The Paris Pneumatic Clock Network>
In 1879 the Austrian engineer Viktor Antoine Popp and his co-worker Resch demonstrated a system of pneumatic clock synchronisation in the Austro-Hungarian section of the Universal Exposition. It appears the actual inventor was Carl Albert Mayrhofer. The Paris city council granted Popp's Compagnie des Horloges Pneumatiques (CGHP) authorization to install a compressed air network to drive both public and private clocks. It was not a power distribution network but a time distribution network, which synchronised a large number public clocks, in particular those of railway stations, by sending a pulse of air every minute. The pipes ran through the sewers of the city, and the tunnels of the Metro and the RER. (The RER is a commuter rail network serving Paris and its suburbs) Each Popp clock contained a metal bellows which advanced a 60-tooth wheel by one tooth per minute. Operation began in 1880; it is interesting to note that this was a long time after the Paris pneumatic post had opened in 1866.
At the time compressed air was in the air, so to speak, following the extensive use of compressed air for rock drilling in the construction of the Mont Cenis tunnel, which was initially expected to take 25 years but was opened in 1871 after only 14 years following the introduction of pneumatic equipment. (Dynamite was also a help in the later years of construction)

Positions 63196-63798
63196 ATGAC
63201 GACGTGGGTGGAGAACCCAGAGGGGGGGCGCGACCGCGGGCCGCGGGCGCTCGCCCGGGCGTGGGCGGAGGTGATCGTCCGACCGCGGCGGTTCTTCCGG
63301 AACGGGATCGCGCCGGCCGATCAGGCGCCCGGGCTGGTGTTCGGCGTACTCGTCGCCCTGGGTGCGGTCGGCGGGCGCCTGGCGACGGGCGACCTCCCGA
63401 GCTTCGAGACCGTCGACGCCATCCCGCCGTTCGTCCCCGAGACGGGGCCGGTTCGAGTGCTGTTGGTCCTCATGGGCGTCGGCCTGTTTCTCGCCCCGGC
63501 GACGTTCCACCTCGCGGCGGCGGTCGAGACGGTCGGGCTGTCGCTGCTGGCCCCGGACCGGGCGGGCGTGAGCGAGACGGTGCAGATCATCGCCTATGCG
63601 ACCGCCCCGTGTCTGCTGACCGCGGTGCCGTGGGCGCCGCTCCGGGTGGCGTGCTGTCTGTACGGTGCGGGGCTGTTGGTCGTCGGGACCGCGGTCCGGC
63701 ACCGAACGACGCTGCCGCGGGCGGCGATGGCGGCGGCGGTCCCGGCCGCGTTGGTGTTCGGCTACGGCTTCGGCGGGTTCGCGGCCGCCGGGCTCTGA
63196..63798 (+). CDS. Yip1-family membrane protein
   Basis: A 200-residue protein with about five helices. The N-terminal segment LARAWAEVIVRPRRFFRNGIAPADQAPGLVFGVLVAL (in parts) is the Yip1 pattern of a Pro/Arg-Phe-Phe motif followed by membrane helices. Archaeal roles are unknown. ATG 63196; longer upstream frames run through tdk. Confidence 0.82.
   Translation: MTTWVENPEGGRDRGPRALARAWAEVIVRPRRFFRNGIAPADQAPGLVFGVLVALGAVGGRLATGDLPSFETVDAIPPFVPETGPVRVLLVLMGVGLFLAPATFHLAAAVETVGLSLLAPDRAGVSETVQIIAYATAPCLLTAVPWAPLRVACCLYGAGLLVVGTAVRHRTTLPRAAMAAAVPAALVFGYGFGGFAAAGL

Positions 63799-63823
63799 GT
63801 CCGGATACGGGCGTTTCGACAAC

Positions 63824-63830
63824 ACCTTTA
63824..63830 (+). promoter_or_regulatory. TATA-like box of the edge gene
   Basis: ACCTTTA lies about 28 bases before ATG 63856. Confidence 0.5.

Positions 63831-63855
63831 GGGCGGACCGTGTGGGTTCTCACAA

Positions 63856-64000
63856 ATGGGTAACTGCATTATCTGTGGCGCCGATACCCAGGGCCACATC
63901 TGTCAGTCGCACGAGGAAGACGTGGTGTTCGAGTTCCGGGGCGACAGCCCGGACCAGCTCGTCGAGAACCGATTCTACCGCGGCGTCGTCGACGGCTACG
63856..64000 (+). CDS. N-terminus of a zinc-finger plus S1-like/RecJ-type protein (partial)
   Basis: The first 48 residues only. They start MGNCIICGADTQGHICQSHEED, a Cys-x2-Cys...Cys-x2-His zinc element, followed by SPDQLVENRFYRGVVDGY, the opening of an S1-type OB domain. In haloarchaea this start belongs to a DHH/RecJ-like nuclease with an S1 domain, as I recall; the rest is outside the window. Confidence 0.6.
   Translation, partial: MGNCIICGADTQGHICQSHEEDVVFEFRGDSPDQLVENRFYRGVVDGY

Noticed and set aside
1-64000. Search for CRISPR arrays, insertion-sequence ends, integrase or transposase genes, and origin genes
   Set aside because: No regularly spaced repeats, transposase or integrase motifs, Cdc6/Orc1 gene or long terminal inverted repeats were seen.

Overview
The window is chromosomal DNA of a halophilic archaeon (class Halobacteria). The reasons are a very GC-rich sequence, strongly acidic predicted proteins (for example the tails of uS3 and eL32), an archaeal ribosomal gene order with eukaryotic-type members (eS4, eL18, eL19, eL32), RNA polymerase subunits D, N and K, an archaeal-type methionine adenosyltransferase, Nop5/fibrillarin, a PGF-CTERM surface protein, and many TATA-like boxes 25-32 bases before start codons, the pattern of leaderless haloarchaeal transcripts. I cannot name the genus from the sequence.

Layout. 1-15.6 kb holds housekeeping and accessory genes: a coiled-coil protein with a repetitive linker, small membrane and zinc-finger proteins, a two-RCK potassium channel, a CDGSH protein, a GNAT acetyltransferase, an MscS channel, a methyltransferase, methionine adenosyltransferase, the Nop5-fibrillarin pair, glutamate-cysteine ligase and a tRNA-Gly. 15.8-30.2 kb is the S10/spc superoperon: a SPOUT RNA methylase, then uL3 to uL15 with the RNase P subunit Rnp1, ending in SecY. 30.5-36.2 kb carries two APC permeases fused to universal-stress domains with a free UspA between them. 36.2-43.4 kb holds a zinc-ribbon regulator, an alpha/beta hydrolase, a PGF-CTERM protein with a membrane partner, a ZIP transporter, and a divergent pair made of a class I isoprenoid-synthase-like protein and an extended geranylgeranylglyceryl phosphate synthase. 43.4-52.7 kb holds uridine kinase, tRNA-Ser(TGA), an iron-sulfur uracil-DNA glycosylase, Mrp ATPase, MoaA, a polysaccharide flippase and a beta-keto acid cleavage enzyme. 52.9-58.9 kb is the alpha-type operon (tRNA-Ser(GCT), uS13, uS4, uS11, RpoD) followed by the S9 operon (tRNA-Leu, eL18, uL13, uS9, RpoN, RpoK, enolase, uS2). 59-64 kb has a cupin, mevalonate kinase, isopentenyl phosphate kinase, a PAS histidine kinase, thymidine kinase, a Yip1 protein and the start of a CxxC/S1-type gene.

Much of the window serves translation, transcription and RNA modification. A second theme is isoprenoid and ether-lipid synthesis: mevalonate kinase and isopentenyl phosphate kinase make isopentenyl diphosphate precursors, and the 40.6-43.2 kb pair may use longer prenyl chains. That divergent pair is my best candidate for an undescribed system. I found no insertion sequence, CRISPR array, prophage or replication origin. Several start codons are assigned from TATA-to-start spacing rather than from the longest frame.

Popp obtained French nationality in 1881. He was later involved in the compressed air power network installed in Paris, and then the Branly-Popp radio system.
Left: A Popp clock in a Paris street
Left: Two more Popp clocks at unknown locations in Paris
I am however sure about the time- 11 o'clock in the morning.
Left: Multiple-faced Popp clock in the Place de la Madeleine, Paris
The following information in quotes is taken from Popular Science Monthly, Vol 20, January 1882 "Time-Keeping in Paris."
"At a central point a steam-engine drives pumps which compress air to five atmospheres (73 psi) in a reservoir holding eight cubic metres. This compressed air is sent, by means of a special regulator, into a second receiver called the "distributing reservoir," where the pressure is kept constant at seventh tenths of an atmosphere, (10.3 psi)or a little less—a pressure determined empirically to be sufficient to move the dials."
Left: A Distributing clock
"The "distributing reservoir" is opened to transmit an impulse into the pipes each minute, for about twenty seconds, by a distributing clock. This consists of two distinct clock movements. The one to the left, provided with balance-wheel, counter-weights, etc, is simply an ordinary clock, and indicates the hour, minute, and second, as shown in the figure. The movement to the right is contrived especially for moving the distributing valve, R. This valve, ingeniously arranged in such a way that the pressure acts only on a minimum of its surface, is inclosed in a valve-box and has three orifices.